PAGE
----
JIM LEHRER: And finally tonight, Congress considers the so-called cross-ownership debate. Kwame Holman has our Media Unit report.
REP. JOE BARTON (R), Texas: Some of us do support the relaxation of the cross-ownership rules, so you have a few friends on that issue.
KWAME HOLMAN: Federal Communications Commission Chairman Kevin Martin set off a media industry firestorm several weeks ago when he proposed ending the longstanding ban on one company owning both a newspaper and broadcast station in the same market. So when he and the four other FCC commissioners came before a House commerce panel today to discuss the plan, everyone expected a heated debate.
REP. JOHN DINGELL (D), Michigan: The FCC appears to be broken.
KWAME HOLMAN: Chairman Martin, a nominee of President Bush, was first called to task for how he arrived at his plan to allow newspaper companies to purchase TV stations in the 20 largest media markets. Michigan's John Dingell is chairman of the Energy and Commerce Committee.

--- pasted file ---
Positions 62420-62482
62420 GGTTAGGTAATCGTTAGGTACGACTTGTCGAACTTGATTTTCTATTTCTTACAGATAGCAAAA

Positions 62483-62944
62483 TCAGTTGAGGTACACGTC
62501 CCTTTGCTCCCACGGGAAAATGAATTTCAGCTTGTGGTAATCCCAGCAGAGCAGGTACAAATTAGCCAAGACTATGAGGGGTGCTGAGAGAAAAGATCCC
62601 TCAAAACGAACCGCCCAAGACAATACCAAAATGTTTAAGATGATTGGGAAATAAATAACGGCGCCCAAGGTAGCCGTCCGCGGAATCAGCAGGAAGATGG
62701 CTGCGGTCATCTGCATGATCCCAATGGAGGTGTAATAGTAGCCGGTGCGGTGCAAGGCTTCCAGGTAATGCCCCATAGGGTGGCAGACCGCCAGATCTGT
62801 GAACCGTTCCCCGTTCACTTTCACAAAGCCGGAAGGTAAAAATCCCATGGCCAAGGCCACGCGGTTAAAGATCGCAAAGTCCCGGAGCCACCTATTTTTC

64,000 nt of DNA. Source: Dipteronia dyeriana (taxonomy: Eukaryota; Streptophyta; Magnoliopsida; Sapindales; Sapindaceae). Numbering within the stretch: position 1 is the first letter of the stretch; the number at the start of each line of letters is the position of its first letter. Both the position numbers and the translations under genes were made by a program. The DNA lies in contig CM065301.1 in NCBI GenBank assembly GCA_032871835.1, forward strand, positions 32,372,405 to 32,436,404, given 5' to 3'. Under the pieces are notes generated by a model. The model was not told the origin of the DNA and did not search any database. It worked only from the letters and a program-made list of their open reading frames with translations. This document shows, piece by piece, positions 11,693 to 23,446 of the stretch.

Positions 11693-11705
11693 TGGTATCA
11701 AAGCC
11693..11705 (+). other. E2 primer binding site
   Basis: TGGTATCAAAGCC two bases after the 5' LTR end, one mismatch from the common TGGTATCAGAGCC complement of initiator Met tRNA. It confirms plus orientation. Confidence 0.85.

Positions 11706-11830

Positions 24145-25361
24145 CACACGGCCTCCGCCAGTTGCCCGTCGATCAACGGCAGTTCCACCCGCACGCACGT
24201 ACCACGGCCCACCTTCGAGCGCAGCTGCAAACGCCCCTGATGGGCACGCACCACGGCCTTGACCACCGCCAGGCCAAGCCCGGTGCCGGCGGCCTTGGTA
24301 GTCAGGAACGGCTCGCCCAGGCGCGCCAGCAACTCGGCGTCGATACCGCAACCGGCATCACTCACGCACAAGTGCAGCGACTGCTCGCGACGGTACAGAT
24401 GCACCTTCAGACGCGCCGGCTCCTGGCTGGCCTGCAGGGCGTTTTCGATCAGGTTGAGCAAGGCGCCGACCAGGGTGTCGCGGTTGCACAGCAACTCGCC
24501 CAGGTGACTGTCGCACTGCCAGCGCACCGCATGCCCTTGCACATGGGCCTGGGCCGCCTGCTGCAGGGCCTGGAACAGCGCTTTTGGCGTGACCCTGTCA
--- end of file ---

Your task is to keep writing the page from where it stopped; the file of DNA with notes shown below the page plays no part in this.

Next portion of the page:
REP. JOHN DINGELL: In recent months, we've heard about many FCC agenda meetings postponed all day, while closed negotiations on important public matters were conducted. We have witnessed too much sniping amongst the commissioners, and we've heard too many tales of short-circuited decision-making processes.
KWAME HOLMAN: In a letter Monday, Dingell called on Chairman Martin to publish proposed rules in advance of meetings, allow more public review time, and give commissioners relevant information on proposed rules. Applied retroactively, that would block a scheduled December 18th vote on Martin's proposed loosening of the newspaper-broadcast cross-ownership rules. Martin defended that plan.
KEVIN MARTIN, Chairman, FCC: This relatively minor loosening of the ban on newspaper-broadcast cross-ownership in markets where there are many voices and sufficient competition would help strike a balance between ensuring the quality of local newsgathering while guarding against too much concentration. I believe the revised rule would balance the need to support the availability and sustainability of local news, while not significantly increasing local concentration or harming diversity.